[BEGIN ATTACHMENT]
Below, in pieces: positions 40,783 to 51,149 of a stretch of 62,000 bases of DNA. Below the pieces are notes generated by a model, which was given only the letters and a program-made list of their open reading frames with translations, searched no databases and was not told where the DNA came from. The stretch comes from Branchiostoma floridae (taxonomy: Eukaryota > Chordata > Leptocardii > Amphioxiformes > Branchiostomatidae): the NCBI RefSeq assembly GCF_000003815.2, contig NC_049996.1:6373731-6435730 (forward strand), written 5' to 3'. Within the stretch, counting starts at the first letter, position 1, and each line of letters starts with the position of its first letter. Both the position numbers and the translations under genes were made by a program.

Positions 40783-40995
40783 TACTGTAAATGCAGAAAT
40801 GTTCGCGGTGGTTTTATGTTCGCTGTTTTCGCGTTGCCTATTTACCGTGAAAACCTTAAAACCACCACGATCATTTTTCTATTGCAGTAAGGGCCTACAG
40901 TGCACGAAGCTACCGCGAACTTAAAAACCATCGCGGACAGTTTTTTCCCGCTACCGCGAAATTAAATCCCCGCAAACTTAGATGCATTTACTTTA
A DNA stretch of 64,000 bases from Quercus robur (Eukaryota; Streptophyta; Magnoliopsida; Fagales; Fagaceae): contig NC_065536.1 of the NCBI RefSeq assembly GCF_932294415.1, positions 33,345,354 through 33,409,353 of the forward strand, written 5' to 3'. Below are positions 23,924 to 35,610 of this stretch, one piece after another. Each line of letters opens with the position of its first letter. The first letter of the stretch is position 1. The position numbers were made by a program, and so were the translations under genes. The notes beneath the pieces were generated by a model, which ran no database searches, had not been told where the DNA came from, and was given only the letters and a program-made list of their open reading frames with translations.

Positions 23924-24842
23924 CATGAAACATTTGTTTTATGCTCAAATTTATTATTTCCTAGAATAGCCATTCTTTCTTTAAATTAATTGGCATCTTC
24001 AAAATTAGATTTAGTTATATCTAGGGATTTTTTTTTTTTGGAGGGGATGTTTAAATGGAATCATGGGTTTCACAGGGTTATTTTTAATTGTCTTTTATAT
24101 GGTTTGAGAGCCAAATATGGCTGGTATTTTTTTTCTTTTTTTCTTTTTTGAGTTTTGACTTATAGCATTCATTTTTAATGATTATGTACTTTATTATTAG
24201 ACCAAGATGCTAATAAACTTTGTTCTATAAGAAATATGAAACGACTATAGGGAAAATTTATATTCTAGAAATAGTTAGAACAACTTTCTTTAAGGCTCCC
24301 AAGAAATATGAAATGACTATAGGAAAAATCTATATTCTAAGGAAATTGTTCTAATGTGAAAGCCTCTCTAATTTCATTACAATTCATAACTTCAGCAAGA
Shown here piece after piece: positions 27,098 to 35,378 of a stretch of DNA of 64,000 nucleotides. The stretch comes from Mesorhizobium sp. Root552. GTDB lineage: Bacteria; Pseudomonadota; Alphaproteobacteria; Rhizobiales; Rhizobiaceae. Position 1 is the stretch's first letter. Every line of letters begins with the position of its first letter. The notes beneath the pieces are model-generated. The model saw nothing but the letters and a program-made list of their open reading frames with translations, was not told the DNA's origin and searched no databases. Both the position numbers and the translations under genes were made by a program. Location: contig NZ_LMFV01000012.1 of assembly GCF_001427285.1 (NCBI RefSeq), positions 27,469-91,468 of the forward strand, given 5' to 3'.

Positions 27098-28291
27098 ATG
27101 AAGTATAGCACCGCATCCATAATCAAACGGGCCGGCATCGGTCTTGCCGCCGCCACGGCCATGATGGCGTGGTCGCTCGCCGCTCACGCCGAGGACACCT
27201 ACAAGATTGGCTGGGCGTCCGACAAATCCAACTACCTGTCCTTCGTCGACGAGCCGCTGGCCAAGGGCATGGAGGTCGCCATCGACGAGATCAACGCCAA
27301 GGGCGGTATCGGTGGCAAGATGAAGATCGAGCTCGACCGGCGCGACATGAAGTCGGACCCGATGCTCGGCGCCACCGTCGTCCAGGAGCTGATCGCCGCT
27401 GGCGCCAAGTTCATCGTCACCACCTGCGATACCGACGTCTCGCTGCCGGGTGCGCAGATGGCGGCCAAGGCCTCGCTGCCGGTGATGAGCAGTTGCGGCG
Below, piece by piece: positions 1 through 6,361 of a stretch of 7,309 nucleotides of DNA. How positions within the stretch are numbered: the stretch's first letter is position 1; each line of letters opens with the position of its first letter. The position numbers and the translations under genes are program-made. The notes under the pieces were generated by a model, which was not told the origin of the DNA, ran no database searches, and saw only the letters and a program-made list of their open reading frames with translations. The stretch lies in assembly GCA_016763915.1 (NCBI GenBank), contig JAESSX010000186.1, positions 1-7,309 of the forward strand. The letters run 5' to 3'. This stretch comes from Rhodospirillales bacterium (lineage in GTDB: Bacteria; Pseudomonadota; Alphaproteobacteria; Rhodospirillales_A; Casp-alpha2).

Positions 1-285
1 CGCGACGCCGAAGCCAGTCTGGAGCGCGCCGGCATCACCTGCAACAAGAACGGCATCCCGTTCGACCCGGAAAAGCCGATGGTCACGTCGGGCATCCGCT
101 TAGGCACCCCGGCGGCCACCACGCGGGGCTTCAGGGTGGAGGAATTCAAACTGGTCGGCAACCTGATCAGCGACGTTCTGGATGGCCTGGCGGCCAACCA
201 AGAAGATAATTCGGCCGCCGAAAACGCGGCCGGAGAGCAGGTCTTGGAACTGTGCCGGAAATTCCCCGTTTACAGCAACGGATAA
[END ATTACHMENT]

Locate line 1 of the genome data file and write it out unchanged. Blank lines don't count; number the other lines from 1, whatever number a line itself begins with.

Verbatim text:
Below, in pieces: positions 40,783 to 51,149 of a stretch of 62,000 bases of DNA. Below the pieces are notes generated by a model, which was given only the letters and a program-made list of their open reading frames with translations, searched no databases and was not told where the DNA came from. The stretch comes from Branchiostoma floridae (taxonomy: Eukaryota > Chordata > Leptocardii > Amphioxiformes > Branchiostomatidae): the NCBI RefSeq assembly GCF_000003815.2, contig NC_049996.1:6373731-6435730 (forward strand), written 5' to 3'. Within the stretch, counting starts at the first letter, position 1, and each line of letters starts with the position of its first letter. Both the position numbers and the translations under genes were made by a program.